More on Mergers & Acquisitions

Healthcare mergers and acquisitions continue to be active, with a positive outlook for the future

Interest rates remain at historic lows and purchase price multipliers will likely be attractive to purchasers.

Jeff Lagasse, Associate Editor

Mergers and acquisitions in healthcare have been occurring at a steady clip in recent years, and given several industry and demographic trends, that seems poised to continue, as organizations seek to consolidate to achieve scale and operational efficiencies.

It remains an active space in part because purchase price multiples -- a measure of how costly a company or deal is to acquire -- continue to be very attractive to sellers, and there continues to be an environment if low interest rates and a wealth of available investment dollars.

According to Mike Mauldin, head of the healthcare group at Regions Bank, uncertainty over this year's presidential election is the only factor likely to slow down M&A activity. Otherwise, from large corporations all the way to the smaller middle markets, executives are continuing to try to grow their platforms.

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It comes down to the basic challenge of providers figuring out how to do more with less, as they cut costs, learn to become more efficient and keep up with payers as they merge with pharmacies to gain more retail access to members.

Recent deals highlight the extent to which this is true. Centene recently finalized its acquisition of WellCare, and CVS, which merged with Aetna late in 2018, recently announced the expansion of 600 HealthHubs this year and more for 2021.

On the acute care side, entities like Healthcare Trust of America continue to grow, and growth is also being seen in the pharmaceutical sector.

"We continue to have demographic tailwinds that are going to be with us for another decade," said Mauldin. "When you factor in the aging of America, the growth of active over-70 groups, that pushed large enrollment gains in terms of government-funded healthcare. On the senior side, the challenge is that we have more beneficiaries of Medicare, and demographically fewer people contributing to the system. That ratio continues to get tougher. That means you've got to pay more for services, and you've got fewer dollars to do it."


Part of the allure of pursuing a merger or acquisition is the ability to scale services, as well as acquire more leverage from a purchasing standpoint, and M&A activity will likely have its intended effect in those areas. Where the picture becomes a little more uncertain is in the realm of cross-sector deals, such as the CVS/Aetna merger. Mauldin said it's too soon to tell whether such deals will yield the expected benefits.

But the uncertainty hasn't made prospective dealmakers any more timid when it comes to pursuing consolidation, which will likely continue across many of healthcare's myriad subsectors.

"Just broadly, private equity has a lot of dollars available, working to be creative and put money to work at reasonable multiples," said Mauldin. "The middle market is going to continue to benefit from that. The places that have been struggling have been on the outsourced physician services side. Envision, MedMax -- they're working to find their footing, and dealing with legislative issues around surprise billing, soI don't expect that area to be as robust as it has been."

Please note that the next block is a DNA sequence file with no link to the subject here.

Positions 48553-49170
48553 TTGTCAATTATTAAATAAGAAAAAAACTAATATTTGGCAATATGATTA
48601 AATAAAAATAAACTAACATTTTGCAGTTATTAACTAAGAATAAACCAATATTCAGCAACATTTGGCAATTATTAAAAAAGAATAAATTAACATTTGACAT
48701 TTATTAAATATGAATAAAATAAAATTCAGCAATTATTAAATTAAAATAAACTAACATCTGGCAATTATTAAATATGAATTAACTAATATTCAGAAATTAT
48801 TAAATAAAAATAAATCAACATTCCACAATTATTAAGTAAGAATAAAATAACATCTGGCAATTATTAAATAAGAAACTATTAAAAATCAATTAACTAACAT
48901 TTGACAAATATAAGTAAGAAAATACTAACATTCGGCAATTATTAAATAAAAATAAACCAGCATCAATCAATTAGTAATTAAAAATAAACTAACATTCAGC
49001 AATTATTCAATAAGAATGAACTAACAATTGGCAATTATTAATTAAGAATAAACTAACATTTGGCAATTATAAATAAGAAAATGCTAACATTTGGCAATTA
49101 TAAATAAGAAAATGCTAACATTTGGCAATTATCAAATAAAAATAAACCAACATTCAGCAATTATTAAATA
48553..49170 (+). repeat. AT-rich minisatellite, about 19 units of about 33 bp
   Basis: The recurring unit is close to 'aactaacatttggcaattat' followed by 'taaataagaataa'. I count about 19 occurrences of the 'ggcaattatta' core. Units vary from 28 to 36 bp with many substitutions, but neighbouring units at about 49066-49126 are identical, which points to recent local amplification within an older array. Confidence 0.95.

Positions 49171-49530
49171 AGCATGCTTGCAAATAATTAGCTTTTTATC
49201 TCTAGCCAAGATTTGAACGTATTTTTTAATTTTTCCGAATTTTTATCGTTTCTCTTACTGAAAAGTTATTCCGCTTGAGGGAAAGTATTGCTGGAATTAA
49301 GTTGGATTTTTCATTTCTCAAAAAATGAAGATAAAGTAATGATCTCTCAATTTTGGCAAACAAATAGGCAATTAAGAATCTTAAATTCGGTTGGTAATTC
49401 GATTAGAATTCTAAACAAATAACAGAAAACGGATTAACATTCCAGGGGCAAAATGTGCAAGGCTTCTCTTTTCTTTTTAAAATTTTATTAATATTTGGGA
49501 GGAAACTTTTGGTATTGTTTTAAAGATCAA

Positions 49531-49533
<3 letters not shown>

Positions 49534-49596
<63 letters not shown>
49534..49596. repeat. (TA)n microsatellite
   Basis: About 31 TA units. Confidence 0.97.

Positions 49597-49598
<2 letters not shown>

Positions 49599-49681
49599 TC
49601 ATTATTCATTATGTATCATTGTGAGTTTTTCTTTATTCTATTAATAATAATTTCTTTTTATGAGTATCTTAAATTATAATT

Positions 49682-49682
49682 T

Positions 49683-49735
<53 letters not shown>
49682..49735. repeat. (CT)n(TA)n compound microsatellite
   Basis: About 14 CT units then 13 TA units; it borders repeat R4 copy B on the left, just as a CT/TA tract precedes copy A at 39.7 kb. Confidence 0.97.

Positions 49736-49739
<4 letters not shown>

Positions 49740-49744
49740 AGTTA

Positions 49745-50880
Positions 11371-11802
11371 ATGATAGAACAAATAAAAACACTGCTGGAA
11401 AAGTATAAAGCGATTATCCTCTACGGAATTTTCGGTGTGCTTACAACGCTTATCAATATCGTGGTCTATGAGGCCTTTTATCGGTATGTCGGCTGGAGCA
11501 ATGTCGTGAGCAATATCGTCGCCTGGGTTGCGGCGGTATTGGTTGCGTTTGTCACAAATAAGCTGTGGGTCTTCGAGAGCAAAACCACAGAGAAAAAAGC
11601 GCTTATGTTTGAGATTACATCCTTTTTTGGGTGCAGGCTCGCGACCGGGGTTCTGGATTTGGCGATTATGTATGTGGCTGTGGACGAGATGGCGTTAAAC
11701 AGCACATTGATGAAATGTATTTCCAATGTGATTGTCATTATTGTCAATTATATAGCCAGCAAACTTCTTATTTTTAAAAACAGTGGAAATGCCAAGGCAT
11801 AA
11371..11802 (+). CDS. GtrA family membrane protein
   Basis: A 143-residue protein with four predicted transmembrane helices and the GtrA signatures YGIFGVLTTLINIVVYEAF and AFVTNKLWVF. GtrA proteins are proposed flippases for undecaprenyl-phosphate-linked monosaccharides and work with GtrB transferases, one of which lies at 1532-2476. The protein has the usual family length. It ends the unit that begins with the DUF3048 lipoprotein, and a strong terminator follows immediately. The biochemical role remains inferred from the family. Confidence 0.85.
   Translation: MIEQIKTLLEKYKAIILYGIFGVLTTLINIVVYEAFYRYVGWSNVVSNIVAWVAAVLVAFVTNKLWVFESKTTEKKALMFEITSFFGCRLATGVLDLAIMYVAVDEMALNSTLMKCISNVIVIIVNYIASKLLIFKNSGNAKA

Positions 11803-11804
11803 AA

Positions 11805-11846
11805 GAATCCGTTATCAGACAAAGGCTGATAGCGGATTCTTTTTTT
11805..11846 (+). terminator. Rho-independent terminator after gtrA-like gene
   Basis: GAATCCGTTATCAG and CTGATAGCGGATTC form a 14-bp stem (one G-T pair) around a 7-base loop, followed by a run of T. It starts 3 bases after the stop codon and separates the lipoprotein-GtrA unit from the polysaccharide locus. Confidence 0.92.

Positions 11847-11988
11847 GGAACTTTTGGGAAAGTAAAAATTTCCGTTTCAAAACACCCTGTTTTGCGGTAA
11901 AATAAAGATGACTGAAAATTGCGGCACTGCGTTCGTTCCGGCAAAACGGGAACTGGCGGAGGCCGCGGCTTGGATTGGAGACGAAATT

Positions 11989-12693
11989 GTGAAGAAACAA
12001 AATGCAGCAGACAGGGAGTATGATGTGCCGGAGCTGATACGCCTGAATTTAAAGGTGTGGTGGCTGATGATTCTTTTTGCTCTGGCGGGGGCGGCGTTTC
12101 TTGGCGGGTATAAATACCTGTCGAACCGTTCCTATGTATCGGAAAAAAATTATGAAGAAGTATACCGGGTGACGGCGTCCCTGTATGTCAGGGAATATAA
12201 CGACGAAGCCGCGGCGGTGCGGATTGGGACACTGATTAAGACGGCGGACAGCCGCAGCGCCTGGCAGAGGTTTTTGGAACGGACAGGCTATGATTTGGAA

One area that will prove challenging is the rural market, with population trends contributing to a potentially tough landscape.

"It goes back to the demographics,"said Mauldin. "If our rural communities are shrinking, that demographic makes it harder in rural areas, and they have to work harder. And it makes it harder for smaller providers like physician offices. More than half of physicians are employed now, their affiliations with health systems continue to grow, and that trend is difficult to reverse at this time."

The deals that have worked best have unearthed some best practices when it comes to pursuing deals, and a big predictor of success is whether the merging organizations are a snug fit culturally. When two organizations are not a good cultural fit is when struggles occur. The key is not just to merge but to truly integrate -- driving people toward common processes that allow the organizations to accomplish their strategic objectives.

The most successful deals also tend to have purchasers with a healthy amount of capital. Capital banks are still active lenders, and the institutional market continues to be very strong; because of that, interest rates remain historically low.

Ultimately, the biggest cause for uncertainty is that pesky election in November.

"From an industry perspective, you've got one end of the spectrum that's less favorable toward government intervention in healthcare, and the other end of the spectrum that is still talking about Medicare for All," said Mauldin. "I don't think the industry expects the political environment to be such that Medicare for All is a realistic option in the short run. Having said that, however, I do think people will certainly be watching to see how things trend in that direction. If they do, people will be trying to figure out what the reimbursement impact would be.

"Certain insurers would benefit from that," he said. "Commercial carriers might be less well-positioned. Beyond that,it's very sector-specific. Physicians, ACOs, nursing -- how will those sectors be impacted? That uncertainty around those individual sectors I think is what makes people nervous a little bit."

Twitter: @JELagasse

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